Crude oil prices slipped on Thursday, pressured by an expected dip in demand during the refinery maintenance season and a rise in jobless claims in the United States, the world's largest oil consumer.
The poor jobless data was compounded by weak U.S. retail sales data suggesting that consumers used their money toward heating fuel this year amid a record cold winter. The data pressured the U.S. stock market and weighed on oil prices.
Losses were limited by a report from the International Energy Agency (IEA), which said inventories in the developed world fell 1.5 million barrels per day (bpd) in the last three months of 2013 in the steepest quarterly decline since 1999.
A winter storm battering the Northeast also sent natural gas prices soaring by nearly 8 percent on the day. The contract spiked after the weekly storage report showed a sharp drop in natgas stockpiles.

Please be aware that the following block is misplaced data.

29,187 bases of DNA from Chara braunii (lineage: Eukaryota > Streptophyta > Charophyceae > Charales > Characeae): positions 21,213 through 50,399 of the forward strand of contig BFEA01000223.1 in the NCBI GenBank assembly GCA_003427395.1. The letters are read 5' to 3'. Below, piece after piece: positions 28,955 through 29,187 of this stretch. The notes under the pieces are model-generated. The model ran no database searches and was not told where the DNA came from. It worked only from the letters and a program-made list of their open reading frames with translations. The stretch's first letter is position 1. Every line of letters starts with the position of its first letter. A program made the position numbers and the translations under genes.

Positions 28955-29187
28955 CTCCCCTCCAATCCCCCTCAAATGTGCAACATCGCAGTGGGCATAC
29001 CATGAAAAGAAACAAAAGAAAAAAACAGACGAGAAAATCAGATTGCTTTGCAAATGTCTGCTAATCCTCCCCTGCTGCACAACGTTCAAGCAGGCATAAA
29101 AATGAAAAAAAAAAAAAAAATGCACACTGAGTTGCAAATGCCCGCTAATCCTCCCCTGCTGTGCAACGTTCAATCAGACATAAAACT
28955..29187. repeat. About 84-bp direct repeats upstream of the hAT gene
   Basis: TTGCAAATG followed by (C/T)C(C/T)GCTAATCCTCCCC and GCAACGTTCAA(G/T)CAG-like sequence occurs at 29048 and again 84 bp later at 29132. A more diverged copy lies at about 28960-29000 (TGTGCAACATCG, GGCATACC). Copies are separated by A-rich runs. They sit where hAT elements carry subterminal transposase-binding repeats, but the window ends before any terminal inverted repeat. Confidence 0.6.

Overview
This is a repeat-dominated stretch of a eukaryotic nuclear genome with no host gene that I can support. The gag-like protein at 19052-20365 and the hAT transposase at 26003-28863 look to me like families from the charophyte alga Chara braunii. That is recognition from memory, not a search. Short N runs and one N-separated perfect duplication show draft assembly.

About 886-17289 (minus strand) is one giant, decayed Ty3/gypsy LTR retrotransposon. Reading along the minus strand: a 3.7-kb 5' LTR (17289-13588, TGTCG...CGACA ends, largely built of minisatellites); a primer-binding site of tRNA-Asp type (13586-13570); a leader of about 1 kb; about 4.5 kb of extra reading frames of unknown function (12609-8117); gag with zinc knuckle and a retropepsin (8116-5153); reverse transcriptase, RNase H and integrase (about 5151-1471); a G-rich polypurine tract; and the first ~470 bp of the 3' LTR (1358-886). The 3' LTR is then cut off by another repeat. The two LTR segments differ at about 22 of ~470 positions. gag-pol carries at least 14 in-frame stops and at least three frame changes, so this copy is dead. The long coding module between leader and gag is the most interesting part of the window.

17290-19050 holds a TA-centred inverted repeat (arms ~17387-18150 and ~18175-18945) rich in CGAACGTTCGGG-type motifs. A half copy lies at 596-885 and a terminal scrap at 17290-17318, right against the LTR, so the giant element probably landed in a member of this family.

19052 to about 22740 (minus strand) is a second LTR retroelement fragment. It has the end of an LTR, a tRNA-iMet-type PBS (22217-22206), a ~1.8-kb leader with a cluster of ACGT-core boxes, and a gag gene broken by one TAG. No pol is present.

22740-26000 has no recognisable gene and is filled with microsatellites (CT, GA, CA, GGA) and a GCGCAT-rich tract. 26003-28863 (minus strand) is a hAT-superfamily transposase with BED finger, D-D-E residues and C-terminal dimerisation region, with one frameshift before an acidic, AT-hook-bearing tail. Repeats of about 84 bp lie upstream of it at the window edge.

Brent crude for March delivery, due to expire later on Thursday, was flat under $109 a barrel, after closing up 11 cents in the previous session. The April contract rose 13 cents to $108.48.
U.S. crude also known as West Texas Intermediate (WTI), ended up 2 cents at $100.35 a barrel, having dipped as low as $99.40 a barrel earlier in the session, below the 200-day moving average of $99.51.
WTI traded as high as $101.38 on Wednesday, the loftiest since Oct. 18, after data showed TransCanada Corp's Gulf Coast pipeline began in earnest to drain oil from benchmark delivery point Cushing, Oklahoma.
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